Dáil Éireann - Volume 640 - 31 October, 2007

Written Answers. - Animal Diseases.

Deputy Jim O’Keeffe asked the Minister for Agriculture, Fisheries and Food the plans in place to ensure that equine influenza presently raging in Australia does not reach Ireland; and if she will make a statement on the matter. [26389/07]

  Deputy Mary Coughlan: Equine Influenza is endemic in Ireland, Europe and North America and, accordingly, is not a notifiable disease. [1385] Ireland has an industry-led compulsory vaccination programme for all racehorses, which is endorsed by the Turf Club and Horse Racing Ireland, with annual booster shots required. Entry into sales within the thoroughbred sector is also subject to appropriate vaccination. In addition, the Federation Equestrienne International (FEI) stipulates that all thoroughbred horses competing in FEI worldwide competitions must be vaccinated against Equine Influenza with 6 monthly booster shots. With regard to the non-thoroughbred sector, it remains a best practice recommendation that horses should also be vaccinated.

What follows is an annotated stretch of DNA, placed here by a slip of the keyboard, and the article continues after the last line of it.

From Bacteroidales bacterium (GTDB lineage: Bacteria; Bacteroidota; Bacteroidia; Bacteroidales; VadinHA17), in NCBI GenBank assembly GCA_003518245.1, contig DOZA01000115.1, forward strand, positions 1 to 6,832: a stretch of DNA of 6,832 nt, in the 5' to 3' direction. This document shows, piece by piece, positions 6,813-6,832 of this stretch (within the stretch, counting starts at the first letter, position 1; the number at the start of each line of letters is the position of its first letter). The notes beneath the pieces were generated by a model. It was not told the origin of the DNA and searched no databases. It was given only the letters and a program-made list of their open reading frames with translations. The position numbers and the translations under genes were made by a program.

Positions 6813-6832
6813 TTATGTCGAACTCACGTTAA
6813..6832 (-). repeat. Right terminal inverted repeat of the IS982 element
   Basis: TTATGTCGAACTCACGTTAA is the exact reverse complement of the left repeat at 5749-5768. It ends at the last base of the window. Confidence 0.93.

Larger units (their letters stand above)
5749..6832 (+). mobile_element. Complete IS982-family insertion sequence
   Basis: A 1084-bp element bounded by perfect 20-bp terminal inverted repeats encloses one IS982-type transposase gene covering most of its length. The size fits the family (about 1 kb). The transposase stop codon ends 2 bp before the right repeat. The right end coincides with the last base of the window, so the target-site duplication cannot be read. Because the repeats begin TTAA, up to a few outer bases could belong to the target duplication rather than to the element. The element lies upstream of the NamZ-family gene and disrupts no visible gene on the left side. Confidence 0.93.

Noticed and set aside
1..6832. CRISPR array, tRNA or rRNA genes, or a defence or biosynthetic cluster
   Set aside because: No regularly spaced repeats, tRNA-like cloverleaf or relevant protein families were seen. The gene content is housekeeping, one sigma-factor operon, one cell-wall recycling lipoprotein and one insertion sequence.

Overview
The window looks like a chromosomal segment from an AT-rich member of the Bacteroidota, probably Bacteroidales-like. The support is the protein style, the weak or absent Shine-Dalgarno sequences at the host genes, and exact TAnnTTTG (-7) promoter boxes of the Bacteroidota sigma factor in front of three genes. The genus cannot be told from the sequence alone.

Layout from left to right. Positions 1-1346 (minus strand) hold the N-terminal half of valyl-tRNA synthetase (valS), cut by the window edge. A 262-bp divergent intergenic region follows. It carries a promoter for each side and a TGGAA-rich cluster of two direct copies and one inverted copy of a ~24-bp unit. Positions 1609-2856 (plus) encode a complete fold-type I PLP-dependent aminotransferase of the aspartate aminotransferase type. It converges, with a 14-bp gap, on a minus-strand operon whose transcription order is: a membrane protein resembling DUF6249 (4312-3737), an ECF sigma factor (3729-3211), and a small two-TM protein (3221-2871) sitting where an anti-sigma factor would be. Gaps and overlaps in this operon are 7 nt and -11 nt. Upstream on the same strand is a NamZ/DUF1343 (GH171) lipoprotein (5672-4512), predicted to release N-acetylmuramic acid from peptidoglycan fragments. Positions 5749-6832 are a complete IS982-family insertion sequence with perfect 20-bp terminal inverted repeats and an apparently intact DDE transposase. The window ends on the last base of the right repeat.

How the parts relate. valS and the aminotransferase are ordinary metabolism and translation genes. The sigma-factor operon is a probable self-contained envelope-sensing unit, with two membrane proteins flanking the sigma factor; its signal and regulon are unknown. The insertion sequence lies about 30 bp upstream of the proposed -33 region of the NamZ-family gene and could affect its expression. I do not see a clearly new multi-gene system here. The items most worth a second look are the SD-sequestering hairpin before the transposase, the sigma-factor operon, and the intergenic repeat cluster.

The last epidemic of Equine Influenza in Ireland was in 1989 with sporadic outbreaks since. These have passed without any significant consequence as an adequate base line protection rate against this disease has now been achieved within the equine population.

There were eleven Irish stallions in quarantine in Australia at the time of the Australian outbreak in August. A protocol has been agreed for their return to Ireland which requires that the horses, on their return, must be

accompanied by the appropriate veterinary health certificates for horsestravelling from Australia to the EU;

inspected at the Border Inspection Post;

isolated at a suitable facility and kept apart from all other equidae for a period of not less than fifteen days; and

subject to periodic examination by veterinary staff of my Department while in isolation and before being released from the isolation facility.